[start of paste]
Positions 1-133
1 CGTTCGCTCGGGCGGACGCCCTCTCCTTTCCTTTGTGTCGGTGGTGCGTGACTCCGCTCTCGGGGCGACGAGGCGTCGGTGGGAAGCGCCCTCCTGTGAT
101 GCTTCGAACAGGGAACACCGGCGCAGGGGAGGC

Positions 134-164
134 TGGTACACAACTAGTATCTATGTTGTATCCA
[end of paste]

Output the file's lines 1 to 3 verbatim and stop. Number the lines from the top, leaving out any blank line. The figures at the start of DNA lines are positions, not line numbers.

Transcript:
Positions 1-133
1 CGTTCGCTCGGGCGGACGCCCTCTCCTTTCCTTTGTGTCGGTGGTGCGTGACTCCGCTCTCGGGGCGACGAGGCGTCGGTGGGAAGCGCCCTCCTGTGAT
101 GCTTCGAACAGGGAACACCGGCGCAGGGGAGGC